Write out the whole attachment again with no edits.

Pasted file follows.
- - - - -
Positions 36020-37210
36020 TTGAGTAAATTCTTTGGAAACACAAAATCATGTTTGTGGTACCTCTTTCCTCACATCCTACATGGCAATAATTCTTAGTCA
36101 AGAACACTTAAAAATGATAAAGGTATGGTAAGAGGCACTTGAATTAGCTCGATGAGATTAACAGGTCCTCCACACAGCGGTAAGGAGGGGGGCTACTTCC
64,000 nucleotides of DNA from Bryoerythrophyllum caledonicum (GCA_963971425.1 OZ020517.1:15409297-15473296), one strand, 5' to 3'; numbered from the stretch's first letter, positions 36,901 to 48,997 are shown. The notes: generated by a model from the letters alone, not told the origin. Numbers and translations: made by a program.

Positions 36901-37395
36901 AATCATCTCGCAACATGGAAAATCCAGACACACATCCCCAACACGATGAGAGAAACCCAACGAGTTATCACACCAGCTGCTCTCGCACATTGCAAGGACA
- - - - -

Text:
Positions 36020-37210
36020 TTGAGTAAATTCTTTGGAAACACAAAATCATGTTTGTGGTACCTCTTTCCTCACATCCTACATGGCAATAATTCTTAGTCA
36101 AGAACACTTAAAAATGATAAAGGTATGGTAAGAGGCACTTGAATTAGCTCGATGAGATTAACAGGTCCTCCACACAGCGGTAAGGAGGGGGGCTACTTCC
64,000 nucleotides of DNA from Bryoerythrophyllum caledonicum (GCA_963971425.1 OZ020517.1:15409297-15473296), one strand, 5' to 3'; numbered from the stretch's first letter, positions 36,901 to 48,997 are shown. The notes: generated by a model from the letters alone, not told the origin. Numbers and translations: made by a program.

Positions 36901-37395
36901 AATCATCTCGCAACATGGAAAATCCAGACACACATCCCCAACACGATGAGAGAAACCCAACGAGTTATCACACCAGCTGCTCTCGCACATTGCAAGGACA